This study established femurs with different bow by finite element software, and then simulated the insertion process and the final position of the nail. The tunnels were established by sections separately as follows, a) proximal part includes the 14 mm reamed tunnel from the entrance toward the medullary, b) the middle tunnel based on the initial medullary cavity combined with a reamed channel 1 mm thicker than the chosen nail diameter at the narrow area, c) the distal cancellous bone tunnel was processed as the medullary cavity. The whole passage is resembles the “long calabash” shape. The middle femur channel curvature was modulated in order to simulate different anterior bows of the femurs, but the proximal and distal.

Egol et al. [5] opined that anterior cortical penetration with intramedullary implants and insertion were mainly influenced by the location of the fracture, entry point, and curvatures of CMN. During fracture, involving the subtrochanteric, diaphyseal, or distal femur, insertional difficulty can be addressed by angulation at the fracture or overreaming. Distal roomy medullary provides sufficient space that not only decreases resistance, but also reduces the risk of anterior cortical penetration, which occurs when the large curvature anterior bow of the femur is intact as in case of intertrochanteric or subtrochanteric fracture. However, when the fracture occurs below the femoral isthmus, or in a superior-posterior position, the anterior cortex is intact. Forceful insertion leads to iatrogenic fractures and results in a large curvature anterior bow, which, in turn, makes the treatment difficult.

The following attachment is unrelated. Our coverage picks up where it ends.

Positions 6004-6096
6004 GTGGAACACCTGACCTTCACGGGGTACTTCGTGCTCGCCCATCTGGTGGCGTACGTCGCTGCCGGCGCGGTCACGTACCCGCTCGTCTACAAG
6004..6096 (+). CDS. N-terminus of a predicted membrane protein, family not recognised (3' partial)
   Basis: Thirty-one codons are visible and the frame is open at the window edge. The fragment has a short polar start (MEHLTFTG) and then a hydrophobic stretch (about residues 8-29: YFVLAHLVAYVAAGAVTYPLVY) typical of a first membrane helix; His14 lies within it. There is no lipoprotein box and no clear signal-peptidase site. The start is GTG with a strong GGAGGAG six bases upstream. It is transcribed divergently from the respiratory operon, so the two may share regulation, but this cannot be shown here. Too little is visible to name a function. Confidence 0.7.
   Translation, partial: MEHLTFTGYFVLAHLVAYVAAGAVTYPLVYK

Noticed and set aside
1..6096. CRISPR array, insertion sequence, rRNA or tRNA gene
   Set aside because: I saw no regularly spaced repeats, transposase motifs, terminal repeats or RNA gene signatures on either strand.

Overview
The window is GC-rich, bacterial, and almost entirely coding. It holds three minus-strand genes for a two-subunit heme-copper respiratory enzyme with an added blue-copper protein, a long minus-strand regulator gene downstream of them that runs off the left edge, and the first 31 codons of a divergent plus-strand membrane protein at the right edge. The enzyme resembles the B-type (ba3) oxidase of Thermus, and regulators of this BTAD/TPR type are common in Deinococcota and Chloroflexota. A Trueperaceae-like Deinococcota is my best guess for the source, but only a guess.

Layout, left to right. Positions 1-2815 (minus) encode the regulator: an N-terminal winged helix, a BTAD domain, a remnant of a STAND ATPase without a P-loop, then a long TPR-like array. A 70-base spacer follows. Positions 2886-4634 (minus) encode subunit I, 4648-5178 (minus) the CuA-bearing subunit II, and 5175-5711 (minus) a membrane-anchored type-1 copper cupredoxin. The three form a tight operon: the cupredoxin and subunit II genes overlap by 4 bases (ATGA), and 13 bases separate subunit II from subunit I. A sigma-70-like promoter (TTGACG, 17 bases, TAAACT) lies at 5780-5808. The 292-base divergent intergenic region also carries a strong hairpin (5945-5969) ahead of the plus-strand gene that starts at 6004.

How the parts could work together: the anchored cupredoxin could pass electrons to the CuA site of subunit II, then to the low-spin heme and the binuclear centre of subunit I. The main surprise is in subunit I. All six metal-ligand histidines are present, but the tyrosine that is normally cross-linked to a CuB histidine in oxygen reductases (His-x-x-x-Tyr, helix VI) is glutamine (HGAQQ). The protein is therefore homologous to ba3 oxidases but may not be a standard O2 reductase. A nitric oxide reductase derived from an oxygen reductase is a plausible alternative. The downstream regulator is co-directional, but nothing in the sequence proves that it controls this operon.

To sum up, the matching of the intramedullary nail radian with the human femur anterior bow radian could reduce the risk of insertional resistance and the cortex penetration at the distal femur. Preoperative evaluation of femur anterior bow could predict the challenges associated with nail insertion and postoperative pain and of high risk of fractures around the internal fixation. And then, plate devices or short nails were taken into account when the penetration was predicted.